Nefertiti bust secretly scanned, 3D model released to public

The Bust of Queen Nefertiti has resided in the Neues Museum in Berlin since German archaeologists nabbed it from an Egyptian site in the early 1900s. It is one of the museum's biggest bragging points, and is a hot point of contention among many: Egypt has long sought to bring it home, and many have pressed the museum to return it. Two artists have taken things a step further, though — they secretly created a 3D scan of the bust and have made the model public.

The Bust of Nefertiti measures about 19 inches high, and is officially part of the Egyptian Museum of Berlin collection. Researchers date it back to 1345 B.C., and it became famous after its discovery in Amarna, Egypt in 1912. Though it has been moved around frequently since its discovery, it hasn't left Germany. This has caused a long-running ruckus between Egypt and the European nation, with Egypt demanding that Germany send it back.

Note: the video below shows the duo in action.

While that issue probably won't be coming to an end any time soon, a pair of artists have done their part to remove the restrictions surrounding the bust, and to give Egypt a piece of it.

Nora Al-Badri and Jan Nikolai Nelles covertly scanned the bust while visiting the museum, created a 3D model of it, and then printed out a copy of the 3D model, which they then donated to a museum in Cairo. No previous scans of the bust have been made public, though the Neues Museum likely has its own private scan.

The scan is available to download now from the artists' Nefertiti Hack website. The site states:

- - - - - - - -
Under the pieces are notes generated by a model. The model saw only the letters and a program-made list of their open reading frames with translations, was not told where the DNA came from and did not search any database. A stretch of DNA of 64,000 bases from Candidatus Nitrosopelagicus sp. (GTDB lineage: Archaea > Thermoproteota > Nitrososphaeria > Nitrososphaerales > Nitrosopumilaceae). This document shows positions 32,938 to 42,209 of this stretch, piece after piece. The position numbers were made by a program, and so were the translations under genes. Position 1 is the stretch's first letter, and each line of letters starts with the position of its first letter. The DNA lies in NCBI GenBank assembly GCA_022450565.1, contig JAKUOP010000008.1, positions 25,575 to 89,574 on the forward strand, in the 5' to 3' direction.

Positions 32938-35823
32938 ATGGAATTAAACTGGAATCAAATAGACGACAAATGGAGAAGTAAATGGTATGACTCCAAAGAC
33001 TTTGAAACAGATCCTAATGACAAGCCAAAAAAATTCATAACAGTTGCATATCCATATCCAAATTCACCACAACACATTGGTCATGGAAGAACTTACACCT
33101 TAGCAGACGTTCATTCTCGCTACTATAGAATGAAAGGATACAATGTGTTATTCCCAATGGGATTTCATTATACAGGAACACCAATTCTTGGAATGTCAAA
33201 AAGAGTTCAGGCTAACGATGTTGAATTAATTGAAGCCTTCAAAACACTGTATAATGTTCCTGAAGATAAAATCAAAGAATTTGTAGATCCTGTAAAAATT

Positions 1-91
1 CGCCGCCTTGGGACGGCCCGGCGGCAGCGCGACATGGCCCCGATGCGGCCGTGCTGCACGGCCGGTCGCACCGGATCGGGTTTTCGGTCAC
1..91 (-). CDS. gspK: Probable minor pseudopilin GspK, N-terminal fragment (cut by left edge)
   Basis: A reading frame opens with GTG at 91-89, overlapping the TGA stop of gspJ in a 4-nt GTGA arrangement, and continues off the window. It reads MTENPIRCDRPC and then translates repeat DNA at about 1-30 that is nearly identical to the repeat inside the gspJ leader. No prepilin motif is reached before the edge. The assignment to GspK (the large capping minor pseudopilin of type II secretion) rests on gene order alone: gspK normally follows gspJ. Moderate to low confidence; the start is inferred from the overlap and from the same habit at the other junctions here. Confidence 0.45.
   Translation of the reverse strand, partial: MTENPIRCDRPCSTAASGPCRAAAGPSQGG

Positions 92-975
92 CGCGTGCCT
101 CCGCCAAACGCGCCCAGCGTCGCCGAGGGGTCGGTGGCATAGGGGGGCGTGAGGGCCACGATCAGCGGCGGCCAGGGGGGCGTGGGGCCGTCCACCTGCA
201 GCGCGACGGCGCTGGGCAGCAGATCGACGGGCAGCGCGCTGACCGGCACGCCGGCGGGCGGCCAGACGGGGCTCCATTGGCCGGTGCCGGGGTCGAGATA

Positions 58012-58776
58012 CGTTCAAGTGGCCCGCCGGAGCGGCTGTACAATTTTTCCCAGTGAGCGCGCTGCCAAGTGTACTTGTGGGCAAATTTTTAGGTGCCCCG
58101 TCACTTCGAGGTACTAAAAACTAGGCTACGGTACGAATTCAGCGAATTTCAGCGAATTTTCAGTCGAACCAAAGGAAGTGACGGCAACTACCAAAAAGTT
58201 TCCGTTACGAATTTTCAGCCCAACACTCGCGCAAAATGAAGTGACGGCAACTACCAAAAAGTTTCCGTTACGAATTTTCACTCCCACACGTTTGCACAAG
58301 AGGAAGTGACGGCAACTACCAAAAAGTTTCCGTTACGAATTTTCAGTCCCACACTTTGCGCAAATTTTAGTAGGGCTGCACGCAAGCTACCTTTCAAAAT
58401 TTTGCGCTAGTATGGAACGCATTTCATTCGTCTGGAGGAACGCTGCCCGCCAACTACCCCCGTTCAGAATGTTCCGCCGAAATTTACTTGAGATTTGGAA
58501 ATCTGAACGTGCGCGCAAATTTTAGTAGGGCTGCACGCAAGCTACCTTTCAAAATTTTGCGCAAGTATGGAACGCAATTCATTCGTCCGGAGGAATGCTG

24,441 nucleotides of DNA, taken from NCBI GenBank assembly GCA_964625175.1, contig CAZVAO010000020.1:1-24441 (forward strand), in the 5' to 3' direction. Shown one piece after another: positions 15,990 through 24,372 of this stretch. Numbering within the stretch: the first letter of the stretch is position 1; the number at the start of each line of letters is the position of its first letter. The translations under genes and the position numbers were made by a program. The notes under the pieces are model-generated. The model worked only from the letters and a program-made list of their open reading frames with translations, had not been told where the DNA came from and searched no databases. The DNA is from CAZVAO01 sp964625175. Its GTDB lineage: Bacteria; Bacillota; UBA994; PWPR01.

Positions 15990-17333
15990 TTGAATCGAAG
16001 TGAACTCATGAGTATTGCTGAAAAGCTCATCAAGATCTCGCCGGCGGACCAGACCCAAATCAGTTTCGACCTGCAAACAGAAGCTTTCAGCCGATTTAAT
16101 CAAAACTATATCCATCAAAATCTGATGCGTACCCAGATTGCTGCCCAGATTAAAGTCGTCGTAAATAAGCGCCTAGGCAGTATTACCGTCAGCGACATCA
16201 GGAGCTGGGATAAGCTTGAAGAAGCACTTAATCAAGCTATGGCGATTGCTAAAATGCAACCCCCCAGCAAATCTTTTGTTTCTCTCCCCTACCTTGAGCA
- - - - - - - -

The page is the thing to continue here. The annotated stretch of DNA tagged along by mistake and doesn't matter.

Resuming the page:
With regard to the notion of belonging and possession of objects of other cultures, the artists intention is to make cultural objects publicly accessible. The Neues Museum in Berlin until today does not allow any access to the head of Nefertiti nor to the data from their scan.

The pair call their 3D printed model "The Other Nefertiti," and as of now it is the most accurate replica of the original bust. Thus far the Neues Museum has not made a statement about the artists' actions, and it isn't clear whether it will take any action over it. The digital model has been downloaded more than a thousand times, and is now available not only for artistic remixing and personal projects, but also for academic study.

Said artist Al-Badri:

The head of Nefertiti represents all the other millions of stolen and looted artifacts all over the world currently happening, for example, in Syria, Iraq, and in Egypt. Archaeological artifacts as a cultural memory originate for the most part from the Global South; however, a vast number of important objects can be found in Western museums and private collections. We should face the fact that the colonial structures continue to exist today and still produce their inherent symbolic struggles.

VIA: Hyperallergic